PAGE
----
Some women will swear by it. Period syncing seems to be the obvious explanation for your menstrual cycle lining up with other women around you. From coworkers you see every day and sports teams you practice with to family members and housemates you live with, most women will claim they have experienced period syncing before.
The concept of period syncing came about after a study conducted at a women’s college dorm in the 1970s by bio-psychologist, Martha McClintock. McClintock is famously known for discovering human pheromones – chemicals created by the body that affect our social and sexual behaviors. This study, known as the McClintock Effect, found that there seemed to be a relationship between your menstrual cycle and spending extending amounts of time with other women.
So, if a scientific study supports this concept than it must be true, right? According to Melodee Babcock, a certified nurse midwife at Henry Ford Health, that’s not quite the whole picture.
Unpacking the Myth
“There are some research controversies as to whether or not menstrual syncing is real,” says Babcock. “For example, there are many critiques on how these studies have been conducted.”
The McClintock Effect isn’t the only theory used to explain period syncing. Many believe your menstrual cycle is related to lunar cycles or that your period aligns with the most dominating personality type in your life. Ultimately, there just isn’t enough concrete evidence to support these claims.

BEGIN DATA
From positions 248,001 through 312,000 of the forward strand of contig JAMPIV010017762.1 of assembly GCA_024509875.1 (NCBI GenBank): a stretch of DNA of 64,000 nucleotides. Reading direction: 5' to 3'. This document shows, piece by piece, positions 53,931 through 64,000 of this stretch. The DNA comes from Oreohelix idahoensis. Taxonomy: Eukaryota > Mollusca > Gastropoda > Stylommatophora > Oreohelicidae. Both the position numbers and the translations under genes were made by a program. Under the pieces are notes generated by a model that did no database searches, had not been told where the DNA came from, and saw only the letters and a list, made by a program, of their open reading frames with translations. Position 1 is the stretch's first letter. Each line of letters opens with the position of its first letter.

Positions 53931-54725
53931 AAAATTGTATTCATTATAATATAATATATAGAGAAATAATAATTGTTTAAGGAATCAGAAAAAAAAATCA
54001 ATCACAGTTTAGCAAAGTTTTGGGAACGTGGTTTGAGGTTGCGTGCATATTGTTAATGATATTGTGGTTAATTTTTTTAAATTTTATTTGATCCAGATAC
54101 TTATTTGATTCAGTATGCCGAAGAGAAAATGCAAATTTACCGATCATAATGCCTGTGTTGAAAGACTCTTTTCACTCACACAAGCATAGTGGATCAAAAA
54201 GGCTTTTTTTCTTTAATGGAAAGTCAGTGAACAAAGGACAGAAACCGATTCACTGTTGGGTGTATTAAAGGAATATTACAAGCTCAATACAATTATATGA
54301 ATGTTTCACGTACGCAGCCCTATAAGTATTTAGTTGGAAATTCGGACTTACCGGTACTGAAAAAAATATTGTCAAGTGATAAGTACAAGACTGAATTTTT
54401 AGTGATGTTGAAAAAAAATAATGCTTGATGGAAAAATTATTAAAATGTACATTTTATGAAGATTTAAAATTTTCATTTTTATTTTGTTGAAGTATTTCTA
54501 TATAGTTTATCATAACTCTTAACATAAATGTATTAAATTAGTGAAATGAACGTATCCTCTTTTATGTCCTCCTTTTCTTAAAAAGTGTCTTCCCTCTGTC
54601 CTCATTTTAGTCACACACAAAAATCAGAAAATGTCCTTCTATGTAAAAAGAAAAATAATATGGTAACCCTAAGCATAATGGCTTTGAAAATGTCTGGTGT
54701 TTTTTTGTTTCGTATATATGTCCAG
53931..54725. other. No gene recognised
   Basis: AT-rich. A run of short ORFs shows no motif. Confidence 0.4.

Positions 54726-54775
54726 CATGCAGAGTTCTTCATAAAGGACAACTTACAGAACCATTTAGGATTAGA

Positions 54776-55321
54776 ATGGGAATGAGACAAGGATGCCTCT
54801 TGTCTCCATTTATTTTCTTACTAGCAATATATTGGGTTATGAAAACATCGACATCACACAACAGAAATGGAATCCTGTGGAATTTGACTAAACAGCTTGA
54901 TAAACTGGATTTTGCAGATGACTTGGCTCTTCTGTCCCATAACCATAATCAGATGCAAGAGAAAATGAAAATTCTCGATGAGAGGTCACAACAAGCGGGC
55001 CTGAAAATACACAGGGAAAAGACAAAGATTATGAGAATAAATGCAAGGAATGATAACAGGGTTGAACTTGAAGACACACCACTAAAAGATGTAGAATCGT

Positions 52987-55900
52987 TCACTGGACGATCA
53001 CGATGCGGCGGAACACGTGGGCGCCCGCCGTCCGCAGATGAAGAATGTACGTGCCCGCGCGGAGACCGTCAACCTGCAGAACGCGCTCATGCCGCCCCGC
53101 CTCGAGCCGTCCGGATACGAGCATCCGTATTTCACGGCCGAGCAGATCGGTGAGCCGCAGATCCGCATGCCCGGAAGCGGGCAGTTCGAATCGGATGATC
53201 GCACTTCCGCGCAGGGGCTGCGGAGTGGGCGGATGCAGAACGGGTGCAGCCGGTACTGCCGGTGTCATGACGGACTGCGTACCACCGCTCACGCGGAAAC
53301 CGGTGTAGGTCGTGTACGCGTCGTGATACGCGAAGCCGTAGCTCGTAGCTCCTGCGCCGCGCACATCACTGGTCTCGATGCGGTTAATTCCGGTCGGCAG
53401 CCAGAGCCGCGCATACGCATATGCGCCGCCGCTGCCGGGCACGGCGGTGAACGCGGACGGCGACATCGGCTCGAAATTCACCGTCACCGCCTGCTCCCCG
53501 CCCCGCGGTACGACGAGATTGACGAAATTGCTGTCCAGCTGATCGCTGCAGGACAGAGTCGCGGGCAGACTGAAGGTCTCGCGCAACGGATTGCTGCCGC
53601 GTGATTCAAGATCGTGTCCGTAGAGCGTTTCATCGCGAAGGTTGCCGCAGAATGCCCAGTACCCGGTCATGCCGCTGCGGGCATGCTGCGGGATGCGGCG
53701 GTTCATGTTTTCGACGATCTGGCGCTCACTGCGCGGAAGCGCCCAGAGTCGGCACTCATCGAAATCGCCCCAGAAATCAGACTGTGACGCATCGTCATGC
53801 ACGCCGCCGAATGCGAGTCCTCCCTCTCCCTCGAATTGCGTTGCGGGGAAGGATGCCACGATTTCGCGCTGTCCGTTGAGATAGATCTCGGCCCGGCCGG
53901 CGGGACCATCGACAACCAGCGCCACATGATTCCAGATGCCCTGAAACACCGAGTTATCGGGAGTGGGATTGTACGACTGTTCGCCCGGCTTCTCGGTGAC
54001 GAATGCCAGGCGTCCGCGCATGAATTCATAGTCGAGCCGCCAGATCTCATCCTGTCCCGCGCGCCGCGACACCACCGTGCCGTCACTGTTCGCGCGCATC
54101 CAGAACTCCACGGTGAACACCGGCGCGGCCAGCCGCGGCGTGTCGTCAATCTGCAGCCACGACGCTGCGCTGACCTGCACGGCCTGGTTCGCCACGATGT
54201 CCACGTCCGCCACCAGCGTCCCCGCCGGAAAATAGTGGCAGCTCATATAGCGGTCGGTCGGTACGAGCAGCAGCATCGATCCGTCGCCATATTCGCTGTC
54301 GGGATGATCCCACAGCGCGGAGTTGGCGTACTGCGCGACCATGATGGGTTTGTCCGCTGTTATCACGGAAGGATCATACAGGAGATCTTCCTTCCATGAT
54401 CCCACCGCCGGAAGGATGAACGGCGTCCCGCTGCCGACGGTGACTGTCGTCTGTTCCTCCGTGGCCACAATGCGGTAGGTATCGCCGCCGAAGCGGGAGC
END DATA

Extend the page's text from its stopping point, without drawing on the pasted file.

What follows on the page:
Additionally, there have been recent studies showing that menstrual syncing probably happens by chance.
“The average menstrual cycle lasts about 28 days, with an average bleed time of 5 days,” says Babcock. “The odds that your period occurs within a few days of other women around you are fairly high.”
Think of period syncing more as a social construct. When your cycle doesn’t line up with other women, you probably don’t notice it. However, when it does, you are more likely to remember that. This helps to reinforce female bonding, the need for close female relationships and our connection to nature. Above all, it helps to normalize menstruation – a natural function that has been stigmatized as being unclean or shameful in the past and still can be in some cultures and parts of the world.
Explaining Changes in Your Cycle
While period syncing may not be a scientific explanation for your menstrual cycle irregularities, there are many factors that can contribute to the length of your cycle or if you have a period at all. These include:
- Lack of sleep
- Being over or underweight
- Having an eating disorder
- Rigorous physical activity (some athletes often don’t have periods)
- Smoking and drug use
- Thyroid disorders
- Birth control
It is important to note that many forms of birth control can cause you to not have your period or to only have short, light periods.
“It is not medically necessary to have a period if you are taking birth control to control your bleeding,” says Babcock. “However, even with perfect use there is still a risk of pregnancy, and you should take a home pregnancy test if you miss a cycle."
You should consider seeing a certified nurse midwife or your OB-GYN if you have less than 8 menstrual cycles a year, have spotting or bleeding between periods, or extremely heavy or painful periods.
Melodee Babcock, CNM, is a certified nurse midwife, seeing patients at Henry Ford Medical Center – Livonia and Henry Ford West Bloomfield Hospital.